An aged India, above 2000 years (of civilisation) wants to look younger. As the general election to form the 15th Lok Sabha came closer, political parties turn towards potential voters. For an image make-over “change” was the catchword for wooing voters in the much awaited verdict 2009. The younger generation, their role and issues came into the forefront of election campaign.
In the past Parliamentary and State assembly elections this does not seem to figure as an important matter. So also, Indian youths in general, were indifferent to the political process and if not all, most of them refrain or do not give importance to exercise their franchise.
As it stands, age or “youngness” seems to play a deciding factor in the upcoming election, at least in the urban constituencies and with major national political parties. Young electorates are indeed potential and will play an important role in the number game. In India an age between 15 and 24 are identified as youth, though till the age of 40 is considered ‘young’. Youth between the age of 18 and 30 who forms 30 % of the population, were at the helm of the most potential, in their capacity as well as a campaigner for an image make-over. An estimate by the Centre for Studies of Developing Societies, Delhi, shows that in India the younger the voter the lower the turn out. Not only the electorates, the 1st Lok Sabha has 140 member of Parliament who were below 40 years out of the total 545. From the 3rd Lok Sabha the numbers follow a descending order, with only 61 members below 40 years in the 14th Lok Sabha in 2004.
It may not be very wrong to say that this motivation and all about young voters came with the Obama effect and the momentous US Presidential election of 2008. A 47 year old Obama himself was one major pull during the election campaign drawing crowd of students and youngsters, though the average age of his predecessors were between 45 and 55 years. When it comes to youth, the interest and the issue varies, nor are Indian youth homogeneous. Youth for change echoed from the upper strata of the affluent constituencies. From the shaken youths and civil society in the aftermath of the infamous Mumbai episode of November 2008. This also comes with entry of the “sons of the soil” ( the young gandhis) who seemingly emerged at the right time, doing the right thing with the right support while trying their best to assert themselves as the right choice and an inheritor. While caste still divides the rural electorates and their youths.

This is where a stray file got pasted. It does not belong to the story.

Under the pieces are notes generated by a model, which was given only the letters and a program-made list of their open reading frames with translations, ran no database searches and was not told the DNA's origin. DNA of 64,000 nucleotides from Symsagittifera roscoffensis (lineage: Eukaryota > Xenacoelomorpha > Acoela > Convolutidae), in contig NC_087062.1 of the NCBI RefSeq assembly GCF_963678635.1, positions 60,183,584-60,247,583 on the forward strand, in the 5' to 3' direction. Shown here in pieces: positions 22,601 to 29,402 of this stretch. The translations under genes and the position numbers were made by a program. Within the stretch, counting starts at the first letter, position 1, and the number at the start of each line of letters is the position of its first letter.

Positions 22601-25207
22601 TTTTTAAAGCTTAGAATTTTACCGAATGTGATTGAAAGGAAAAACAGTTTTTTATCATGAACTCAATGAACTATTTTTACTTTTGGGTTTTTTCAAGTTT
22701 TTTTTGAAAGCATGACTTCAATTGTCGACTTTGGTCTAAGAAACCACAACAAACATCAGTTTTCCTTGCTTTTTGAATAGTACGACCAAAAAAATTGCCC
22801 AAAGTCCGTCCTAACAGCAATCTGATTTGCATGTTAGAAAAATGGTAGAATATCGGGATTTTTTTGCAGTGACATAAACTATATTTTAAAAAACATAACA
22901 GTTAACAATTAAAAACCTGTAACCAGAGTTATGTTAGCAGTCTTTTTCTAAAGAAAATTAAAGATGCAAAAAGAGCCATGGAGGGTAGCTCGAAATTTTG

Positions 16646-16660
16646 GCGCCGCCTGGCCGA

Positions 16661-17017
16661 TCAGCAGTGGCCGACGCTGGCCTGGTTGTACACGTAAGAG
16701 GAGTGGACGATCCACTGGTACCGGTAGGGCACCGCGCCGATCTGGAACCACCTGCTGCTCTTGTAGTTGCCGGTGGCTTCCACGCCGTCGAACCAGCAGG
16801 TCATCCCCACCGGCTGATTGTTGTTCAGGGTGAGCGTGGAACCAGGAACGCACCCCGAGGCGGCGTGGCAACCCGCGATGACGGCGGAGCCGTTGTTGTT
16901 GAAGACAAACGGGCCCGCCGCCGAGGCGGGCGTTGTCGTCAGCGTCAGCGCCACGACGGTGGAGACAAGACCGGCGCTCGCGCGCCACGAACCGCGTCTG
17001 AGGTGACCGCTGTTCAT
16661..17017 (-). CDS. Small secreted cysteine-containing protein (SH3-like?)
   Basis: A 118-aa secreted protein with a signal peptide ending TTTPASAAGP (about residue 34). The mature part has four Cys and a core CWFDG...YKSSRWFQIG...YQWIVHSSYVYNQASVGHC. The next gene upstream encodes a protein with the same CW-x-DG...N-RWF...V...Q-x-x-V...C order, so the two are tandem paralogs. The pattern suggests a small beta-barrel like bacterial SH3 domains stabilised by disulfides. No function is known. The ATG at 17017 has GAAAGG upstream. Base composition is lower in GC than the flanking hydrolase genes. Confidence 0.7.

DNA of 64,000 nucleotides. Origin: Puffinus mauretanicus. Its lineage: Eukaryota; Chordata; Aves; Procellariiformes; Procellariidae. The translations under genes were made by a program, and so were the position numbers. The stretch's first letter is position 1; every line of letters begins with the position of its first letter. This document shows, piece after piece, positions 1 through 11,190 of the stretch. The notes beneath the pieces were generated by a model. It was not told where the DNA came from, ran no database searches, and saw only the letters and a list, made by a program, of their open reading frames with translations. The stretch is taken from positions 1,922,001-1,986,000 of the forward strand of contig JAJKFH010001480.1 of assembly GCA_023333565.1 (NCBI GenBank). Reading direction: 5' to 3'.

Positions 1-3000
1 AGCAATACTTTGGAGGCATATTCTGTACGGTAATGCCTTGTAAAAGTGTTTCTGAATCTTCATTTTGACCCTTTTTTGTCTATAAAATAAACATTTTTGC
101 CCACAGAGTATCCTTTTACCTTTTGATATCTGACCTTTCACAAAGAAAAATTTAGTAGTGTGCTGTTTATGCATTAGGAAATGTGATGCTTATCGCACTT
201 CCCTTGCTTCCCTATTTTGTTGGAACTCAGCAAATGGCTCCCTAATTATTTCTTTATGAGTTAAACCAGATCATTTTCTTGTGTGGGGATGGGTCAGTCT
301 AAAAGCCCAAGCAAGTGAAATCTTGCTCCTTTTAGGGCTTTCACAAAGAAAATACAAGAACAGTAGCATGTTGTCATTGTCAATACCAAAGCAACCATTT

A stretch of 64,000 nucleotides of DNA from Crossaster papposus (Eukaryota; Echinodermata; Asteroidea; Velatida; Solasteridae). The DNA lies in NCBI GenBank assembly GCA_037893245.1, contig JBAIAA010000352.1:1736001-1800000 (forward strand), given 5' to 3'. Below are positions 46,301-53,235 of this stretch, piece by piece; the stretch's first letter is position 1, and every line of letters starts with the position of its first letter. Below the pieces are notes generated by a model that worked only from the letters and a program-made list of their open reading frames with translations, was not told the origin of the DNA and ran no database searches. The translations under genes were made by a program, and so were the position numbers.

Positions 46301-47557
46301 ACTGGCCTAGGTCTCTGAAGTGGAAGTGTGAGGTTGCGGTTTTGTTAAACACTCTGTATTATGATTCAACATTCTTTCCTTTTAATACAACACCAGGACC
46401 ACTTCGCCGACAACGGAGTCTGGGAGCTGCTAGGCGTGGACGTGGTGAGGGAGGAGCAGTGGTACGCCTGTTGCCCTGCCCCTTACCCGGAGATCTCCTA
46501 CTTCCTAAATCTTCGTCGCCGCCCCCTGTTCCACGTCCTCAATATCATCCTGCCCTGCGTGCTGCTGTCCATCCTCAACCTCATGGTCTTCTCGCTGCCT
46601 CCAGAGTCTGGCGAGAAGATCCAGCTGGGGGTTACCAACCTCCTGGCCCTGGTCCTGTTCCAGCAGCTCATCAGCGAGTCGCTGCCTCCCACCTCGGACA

Elsewhere in the North East the age old AFSPA (1958) still rules the poll plank. Peace, territorial integrity and development comes out as a prominent election campaign and manifestoes in Manipur. As a matter of age the State of Manipur did quite well, though the gender representation failed miserably. Representatives to the Lok Sabha and the State Assemblies shows an average age of 40 – 60 years, with 6 members in the current State Assembly in their 30s. The representatives to the Lok Sabha too were “not old”. Both the current sitting MPs were 45 and 55 years old.
In terms of participation, in the last State assembly election, voters of all the 60 constituencies in the State of Manipur the turn out rate was 70 – 90% which is an interesting phenomenon (www.empoweringindia.org). Hundreds of youths study outside and were employed in both Government and non Government sector. According to the Directorate of Employment, Imphal 1999, the number of job seekers recorded was 3,87,276, half of whom would certainly have ventured out of the State for employment. According to 1991 census the work force participation in Manipur was only 38.6 %. The number of chemical dependent estimated was 40,000 ( VHAI – Manipur branch) out of which 95 % were in the age group of 15 – 35, probably being sheltered inside the various rehabilitation and counselling centres. Meanwhile with the frequent boycott calls during election the turn out rates looked rather incredible.
One of the most unpredictable of the Indian elections, with an everyday poll updates giving new twist and turns, at a time when millions of people loss their job, when citizens all over the country feel insecure, nationally, religiously and communally. This is at a time when the Government spending increased from 10.45 crore in 1952 election to 1,300 crore in 2004 and estimated to come up to 10,000 crore in 2009 (the Week, March 29, 2009). With 50 % expenditure financing from the corporate sector, another additional bonus for candidate and political parties this election ropes in the thousands of migrants labourers who were forced by job loss to head their way back home.
Heterogeneity apart, unemployment and insecurity holds strongly among the youths in India. Fortunately or unfortunately, for the young India many role models have also sprung up, like the Varuns, the Mayawatis, the beautiful people. If Indian youths are to follow the American steps of “yes we can” one needed an “Obama”—a role model, who exalted not only youth, but hope, a confidence in himself as well as his fellow citizens. An “Indian Idol” who can rock the country to a rhythm of change. To say this is the meaning of democratic creed, as Obama said at his inaugural speech “This is the meaning of our liberty and our creed—why men and women and children of every race and every faith can join in celebration across this magnificent Mall, and why a man whose father less than 60 years ago might not have been served at a local restaurant can now stand before you to take a most sacred oath.”.
The Sangai Express, April 2009.